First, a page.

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My mother lives just up the road. She was a professional woman and is fiercely independent. However she has had six falls in six months - four of which were caused by alcohol abuse (which she denies - but there is red wine spilled all over her kitchen, her clothes, her sofa - and she often has black lips and teeth. If you arrive without warning she has a mug of red wine that she tries to hide in the cupboard. Last week an online "food" delivery arrived with 6 litres of red wine and two garlic baguettes. I think she thinks this is the Mediterranean diet!)


She is now becoming very frail, but is in denial about this too. I understand and have some compassion for this - it must be so hard to be this old and infirm.


I don't want advice, just sympathy really.


The problem is I have arranged carers for her but she refuses to let them clean her or change her clothes. She sits in soiled clothes day after day. I felt compelled to change her the other day. She will let me do it if I insist but it's not great as she complains the whole time. Sometimes she completely loses it and can be really nasty to my face. I had to leave one time when she screamed at me in front of the family. (I would say this might be dementia but she has always been like this, alas. She can be extremely unpleasant if she doesn't get her own way, and then switch on the charm equally easily.)


The other day the carer found feces in the bathroom sink. This has happened before but she denied it. I was going to get a plumber but she shouted at me to stop interfering. In the end my husband (disabled but mentally well) insisted. It was really shocking. Horrible really.


I am trying to distance myself emotionally as we have a difficult relationship. She was emotionally and physically abusive to me in childhood and beyond, and I believe suffers from narcissistic personality disorder (I could explain why I think this but that would be a separate post). This makes her expert at manipulation - which I have had help with identifying and resisting, though I sometimes get caught out.


How do I keep the boundary and protect myself whilst keeping her safe? The social work team say she is within her rights to refuse care as she has "capacity" - and I understand that - but it is so painful to watch, and I am sick of being at her beck and call.


I am thinking of contacting Al-Anon as I believe they help adult children of alcoholics, and I can see signs of codependency in the way I react to her ... but does anyone have any other suggestions?


I feel very sad that she is choosing to live out her last few years in this way.

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Good Luck with Al Anon. Just remember, you can't help her. You can't make her happy. You are not responsible for what she does. Its her life. You can only help those that are willing to take the help. And never feel guilty if she ends up in a nursing home on Medicaid. She will have done this to herself.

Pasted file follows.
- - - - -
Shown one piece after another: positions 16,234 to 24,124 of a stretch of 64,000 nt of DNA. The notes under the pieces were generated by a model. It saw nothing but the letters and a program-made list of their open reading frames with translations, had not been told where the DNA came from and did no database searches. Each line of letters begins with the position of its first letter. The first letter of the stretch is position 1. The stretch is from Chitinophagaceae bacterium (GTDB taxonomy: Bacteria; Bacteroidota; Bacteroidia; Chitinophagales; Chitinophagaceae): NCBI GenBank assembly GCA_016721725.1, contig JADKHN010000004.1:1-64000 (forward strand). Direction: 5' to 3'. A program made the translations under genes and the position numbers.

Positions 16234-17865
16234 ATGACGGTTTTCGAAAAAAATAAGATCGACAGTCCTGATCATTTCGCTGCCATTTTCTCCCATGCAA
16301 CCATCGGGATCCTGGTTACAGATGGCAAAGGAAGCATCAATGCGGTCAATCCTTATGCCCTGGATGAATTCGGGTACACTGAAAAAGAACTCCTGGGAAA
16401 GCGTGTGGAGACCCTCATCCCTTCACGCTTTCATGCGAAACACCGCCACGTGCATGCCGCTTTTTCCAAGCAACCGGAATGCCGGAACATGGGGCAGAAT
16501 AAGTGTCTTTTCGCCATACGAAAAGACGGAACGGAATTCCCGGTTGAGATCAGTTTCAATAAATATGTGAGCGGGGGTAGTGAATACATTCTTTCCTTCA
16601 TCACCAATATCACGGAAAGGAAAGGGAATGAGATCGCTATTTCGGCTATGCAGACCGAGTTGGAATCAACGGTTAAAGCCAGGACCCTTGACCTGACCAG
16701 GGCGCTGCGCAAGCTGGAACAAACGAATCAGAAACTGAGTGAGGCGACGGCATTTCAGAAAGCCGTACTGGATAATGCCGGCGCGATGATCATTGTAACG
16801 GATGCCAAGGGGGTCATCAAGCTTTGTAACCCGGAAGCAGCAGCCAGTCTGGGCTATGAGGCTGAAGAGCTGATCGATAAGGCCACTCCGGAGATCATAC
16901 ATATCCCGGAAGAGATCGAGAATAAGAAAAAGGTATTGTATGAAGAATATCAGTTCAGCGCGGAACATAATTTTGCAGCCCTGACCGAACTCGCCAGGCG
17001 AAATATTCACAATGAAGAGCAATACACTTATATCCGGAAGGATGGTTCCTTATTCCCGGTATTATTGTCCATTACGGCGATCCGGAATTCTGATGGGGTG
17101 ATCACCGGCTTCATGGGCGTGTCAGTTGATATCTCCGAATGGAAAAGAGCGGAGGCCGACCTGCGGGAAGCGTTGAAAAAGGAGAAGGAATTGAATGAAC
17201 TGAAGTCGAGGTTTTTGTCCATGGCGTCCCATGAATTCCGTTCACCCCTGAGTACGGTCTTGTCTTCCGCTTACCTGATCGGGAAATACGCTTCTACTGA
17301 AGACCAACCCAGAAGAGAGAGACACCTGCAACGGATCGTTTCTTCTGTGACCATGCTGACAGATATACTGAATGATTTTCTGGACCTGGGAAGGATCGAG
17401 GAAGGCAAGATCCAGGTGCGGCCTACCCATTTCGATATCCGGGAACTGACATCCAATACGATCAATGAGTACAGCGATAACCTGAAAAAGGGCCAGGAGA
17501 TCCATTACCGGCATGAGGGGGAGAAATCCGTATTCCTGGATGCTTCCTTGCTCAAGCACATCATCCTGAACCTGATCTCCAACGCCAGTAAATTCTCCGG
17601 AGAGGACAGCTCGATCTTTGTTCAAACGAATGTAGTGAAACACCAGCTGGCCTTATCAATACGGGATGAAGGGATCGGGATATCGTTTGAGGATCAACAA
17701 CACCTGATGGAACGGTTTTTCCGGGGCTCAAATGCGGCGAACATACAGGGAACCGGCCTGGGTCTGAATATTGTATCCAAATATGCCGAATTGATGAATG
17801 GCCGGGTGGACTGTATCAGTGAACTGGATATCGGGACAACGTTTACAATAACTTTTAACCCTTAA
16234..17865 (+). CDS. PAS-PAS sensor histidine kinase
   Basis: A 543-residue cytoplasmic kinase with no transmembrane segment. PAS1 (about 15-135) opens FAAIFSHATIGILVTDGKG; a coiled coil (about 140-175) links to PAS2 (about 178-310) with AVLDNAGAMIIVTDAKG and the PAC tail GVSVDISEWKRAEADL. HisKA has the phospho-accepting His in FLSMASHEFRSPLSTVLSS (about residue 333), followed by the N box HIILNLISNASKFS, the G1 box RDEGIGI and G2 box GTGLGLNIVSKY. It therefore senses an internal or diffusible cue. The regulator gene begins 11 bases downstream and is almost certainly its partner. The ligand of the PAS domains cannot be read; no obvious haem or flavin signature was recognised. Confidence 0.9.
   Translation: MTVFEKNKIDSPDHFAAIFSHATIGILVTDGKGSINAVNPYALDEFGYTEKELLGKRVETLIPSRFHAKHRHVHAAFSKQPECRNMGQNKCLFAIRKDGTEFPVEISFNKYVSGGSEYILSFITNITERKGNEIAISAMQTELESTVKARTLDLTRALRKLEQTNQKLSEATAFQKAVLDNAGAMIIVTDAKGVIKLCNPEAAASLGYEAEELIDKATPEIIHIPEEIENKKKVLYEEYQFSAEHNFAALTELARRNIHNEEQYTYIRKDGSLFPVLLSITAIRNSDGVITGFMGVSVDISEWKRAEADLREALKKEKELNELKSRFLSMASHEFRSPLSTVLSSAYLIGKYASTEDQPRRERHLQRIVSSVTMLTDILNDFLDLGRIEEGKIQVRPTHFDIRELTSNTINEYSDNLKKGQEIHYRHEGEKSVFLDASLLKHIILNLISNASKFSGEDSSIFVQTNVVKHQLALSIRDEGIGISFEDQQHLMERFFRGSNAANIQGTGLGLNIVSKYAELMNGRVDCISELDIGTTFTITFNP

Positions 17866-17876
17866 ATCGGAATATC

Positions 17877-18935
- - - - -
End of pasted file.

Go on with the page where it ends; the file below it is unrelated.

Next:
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Reply to JoAnn29
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Thank you all for taking the time to write such helpful and considered replies. Since I posted we have had the care needs assessment - and the team leader understands the situation. I have also approached Al Anon, and am arranging some therapy for me: trying to change what can be changed, and accept what cannot be changed etc...

Only thing is that yesterday there was another fall, another trip to A&E, more drama. The Meals on Wheels team told me what had happened and it sounded very frightening - she had been found "in a pool of blood". I was very scared. But when I spoke to A&E it turns out she had banged her head (drunk) and had taken her fall sensor off (again). So lay on the floor for some time with a minor head wound.

I spent the day yesterday very worried - but resisted going up to "help". By the evening she was complaining that it had taken them so long to see her. She was declared medically fit to go home.

Then I found out today that the evening carer saw her later on and she was sitting drinking red wine from a mug, with it all spilled down her front and all over the kitchen.

She had previously been referred to the falls team but declined their assistance. The Social Services lead has re-referred her, and is also going to speak with her directly about the potential impact of another fall on her independence - and how alcohol isn't helping her mobility.

I have my first Al Anon meeting this evening. My husband and my friends are being a wonderful support.
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Reply to TurningWorm
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Hm. So, your mother is in receipt of reablement services following her hospital stay, yes? Which local authority if you don't mind my asking?